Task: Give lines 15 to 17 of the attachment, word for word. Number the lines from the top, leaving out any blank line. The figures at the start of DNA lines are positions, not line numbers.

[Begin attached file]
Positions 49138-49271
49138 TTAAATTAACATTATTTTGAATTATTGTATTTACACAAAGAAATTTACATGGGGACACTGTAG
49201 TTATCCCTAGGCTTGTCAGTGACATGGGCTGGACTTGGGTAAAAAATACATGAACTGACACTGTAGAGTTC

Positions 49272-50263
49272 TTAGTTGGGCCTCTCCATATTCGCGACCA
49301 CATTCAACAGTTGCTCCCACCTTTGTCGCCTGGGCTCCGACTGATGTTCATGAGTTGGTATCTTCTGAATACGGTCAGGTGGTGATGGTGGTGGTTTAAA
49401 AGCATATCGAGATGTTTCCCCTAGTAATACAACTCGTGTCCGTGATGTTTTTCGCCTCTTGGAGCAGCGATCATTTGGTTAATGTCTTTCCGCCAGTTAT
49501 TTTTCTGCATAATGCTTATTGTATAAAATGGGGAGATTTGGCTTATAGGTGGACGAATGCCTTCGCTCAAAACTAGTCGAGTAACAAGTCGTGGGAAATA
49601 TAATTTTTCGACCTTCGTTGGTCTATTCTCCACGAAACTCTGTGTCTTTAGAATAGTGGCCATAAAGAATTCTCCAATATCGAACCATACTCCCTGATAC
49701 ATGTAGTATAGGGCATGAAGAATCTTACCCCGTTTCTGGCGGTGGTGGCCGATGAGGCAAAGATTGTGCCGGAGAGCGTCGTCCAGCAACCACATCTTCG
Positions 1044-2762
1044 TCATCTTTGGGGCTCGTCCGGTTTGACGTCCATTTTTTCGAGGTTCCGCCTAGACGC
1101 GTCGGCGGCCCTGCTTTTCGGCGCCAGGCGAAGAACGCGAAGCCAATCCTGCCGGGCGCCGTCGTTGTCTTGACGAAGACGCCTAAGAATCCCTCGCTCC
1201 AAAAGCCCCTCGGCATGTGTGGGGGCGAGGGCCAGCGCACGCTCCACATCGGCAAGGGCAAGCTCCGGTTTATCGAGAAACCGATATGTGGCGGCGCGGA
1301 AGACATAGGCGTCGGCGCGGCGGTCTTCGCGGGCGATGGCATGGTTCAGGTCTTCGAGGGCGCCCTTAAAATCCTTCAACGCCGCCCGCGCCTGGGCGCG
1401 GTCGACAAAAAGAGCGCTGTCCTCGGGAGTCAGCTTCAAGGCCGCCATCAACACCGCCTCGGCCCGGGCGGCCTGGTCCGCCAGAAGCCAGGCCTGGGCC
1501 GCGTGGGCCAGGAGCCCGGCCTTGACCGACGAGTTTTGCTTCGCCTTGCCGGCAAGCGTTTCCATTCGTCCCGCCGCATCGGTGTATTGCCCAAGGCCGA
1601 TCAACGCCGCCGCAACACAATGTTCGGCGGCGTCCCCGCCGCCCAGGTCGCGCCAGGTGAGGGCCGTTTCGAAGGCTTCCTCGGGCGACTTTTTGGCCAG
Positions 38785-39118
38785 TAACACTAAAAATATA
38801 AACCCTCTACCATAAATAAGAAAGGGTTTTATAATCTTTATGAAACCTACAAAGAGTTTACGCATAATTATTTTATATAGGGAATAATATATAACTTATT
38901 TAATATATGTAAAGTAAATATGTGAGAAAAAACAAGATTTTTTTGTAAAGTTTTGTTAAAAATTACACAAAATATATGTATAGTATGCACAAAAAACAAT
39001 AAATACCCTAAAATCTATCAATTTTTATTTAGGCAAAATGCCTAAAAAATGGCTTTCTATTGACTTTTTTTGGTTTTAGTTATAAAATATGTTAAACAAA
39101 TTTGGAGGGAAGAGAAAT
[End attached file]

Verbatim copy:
1301 AGACATAGGCGTCGGCGCGGCGGTCTTCGCGGGCGATGGCATGGTTCAGGTCTTCGAGGGCGCCCTTAAAATCCTTCAACGCCGCCCGCGCCTGGGCGCG
1401 GTCGACAAAAAGAGCGCTGTCCTCGGGAGTCAGCTTCAAGGCCGCCATCAACACCGCCTCGGCCCGGGCGGCCTGGTCCGCCAGAAGCCAGGCCTGGGCC
1501 GCGTGGGCCAGGAGCCCGGCCTTGACCGACGAGTTTTGCTTCGCCTTGCCGGCAAGCGTTTCCATTCGTCCCGCCGCATCGGTGTATTGCCCAAGGCCGA